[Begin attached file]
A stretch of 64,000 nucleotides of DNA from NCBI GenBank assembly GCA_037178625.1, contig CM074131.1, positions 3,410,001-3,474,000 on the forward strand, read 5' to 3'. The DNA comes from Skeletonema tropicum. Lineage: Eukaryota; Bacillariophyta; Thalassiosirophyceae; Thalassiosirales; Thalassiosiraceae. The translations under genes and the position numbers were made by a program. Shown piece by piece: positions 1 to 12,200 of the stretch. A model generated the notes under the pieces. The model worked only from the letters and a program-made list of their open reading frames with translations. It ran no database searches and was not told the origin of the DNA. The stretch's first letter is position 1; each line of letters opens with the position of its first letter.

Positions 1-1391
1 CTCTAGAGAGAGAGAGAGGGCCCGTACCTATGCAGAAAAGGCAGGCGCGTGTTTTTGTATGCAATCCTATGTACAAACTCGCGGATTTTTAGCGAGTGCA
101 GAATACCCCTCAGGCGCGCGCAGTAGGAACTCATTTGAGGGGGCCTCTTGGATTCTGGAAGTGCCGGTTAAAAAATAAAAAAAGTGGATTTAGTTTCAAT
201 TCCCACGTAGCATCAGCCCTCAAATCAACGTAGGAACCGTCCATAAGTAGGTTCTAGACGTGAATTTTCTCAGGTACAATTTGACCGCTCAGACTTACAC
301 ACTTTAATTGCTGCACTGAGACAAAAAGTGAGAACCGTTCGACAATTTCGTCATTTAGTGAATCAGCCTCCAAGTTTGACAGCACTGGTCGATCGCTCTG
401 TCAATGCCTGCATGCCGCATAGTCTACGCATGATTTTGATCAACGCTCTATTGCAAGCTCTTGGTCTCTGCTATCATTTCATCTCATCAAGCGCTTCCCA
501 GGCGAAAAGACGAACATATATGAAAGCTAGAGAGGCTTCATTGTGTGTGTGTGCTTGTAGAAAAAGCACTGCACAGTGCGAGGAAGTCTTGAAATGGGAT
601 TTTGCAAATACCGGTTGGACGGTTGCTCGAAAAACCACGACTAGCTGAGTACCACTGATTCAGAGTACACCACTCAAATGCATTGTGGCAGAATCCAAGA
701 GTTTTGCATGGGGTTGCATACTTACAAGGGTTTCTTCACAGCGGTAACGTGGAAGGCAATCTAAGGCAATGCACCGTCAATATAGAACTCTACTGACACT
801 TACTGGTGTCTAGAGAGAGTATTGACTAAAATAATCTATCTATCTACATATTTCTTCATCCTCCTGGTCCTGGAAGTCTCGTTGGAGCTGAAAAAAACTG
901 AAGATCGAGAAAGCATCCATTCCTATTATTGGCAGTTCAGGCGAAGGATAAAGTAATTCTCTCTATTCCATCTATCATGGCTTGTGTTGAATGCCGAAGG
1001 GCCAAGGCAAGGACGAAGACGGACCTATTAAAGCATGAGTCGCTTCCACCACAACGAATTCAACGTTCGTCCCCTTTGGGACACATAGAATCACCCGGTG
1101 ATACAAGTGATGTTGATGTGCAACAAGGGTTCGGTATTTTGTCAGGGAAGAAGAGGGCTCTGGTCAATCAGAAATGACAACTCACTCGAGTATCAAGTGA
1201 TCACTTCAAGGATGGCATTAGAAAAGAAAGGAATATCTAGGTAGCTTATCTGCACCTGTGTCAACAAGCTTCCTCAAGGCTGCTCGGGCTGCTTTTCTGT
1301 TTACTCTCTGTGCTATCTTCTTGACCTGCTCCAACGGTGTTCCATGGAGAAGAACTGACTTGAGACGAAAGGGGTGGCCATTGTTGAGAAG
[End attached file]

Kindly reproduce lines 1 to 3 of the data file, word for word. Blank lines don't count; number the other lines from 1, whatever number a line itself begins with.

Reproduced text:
A stretch of 64,000 nucleotides of DNA from NCBI GenBank assembly GCA_037178625.1, contig CM074131.1, positions 3,410,001-3,474,000 on the forward strand, read 5' to 3'. The DNA comes from Skeletonema tropicum. Lineage: Eukaryota; Bacillariophyta; Thalassiosirophyceae; Thalassiosirales; Thalassiosiraceae. The translations under genes and the position numbers were made by a program. Shown piece by piece: positions 1 to 12,200 of the stretch. A model generated the notes under the pieces. The model worked only from the letters and a program-made list of their open reading frames with translations. It ran no database searches and was not told the origin of the DNA. The stretch's first letter is position 1; each line of letters opens with the position of its first letter.

Positions 1-1391
1 CTCTAGAGAGAGAGAGAGGGCCCGTACCTATGCAGAAAAGGCAGGCGCGTGTTTTTGTATGCAATCCTATGTACAAACTCGCGGATTTTTAGCGAGTGCA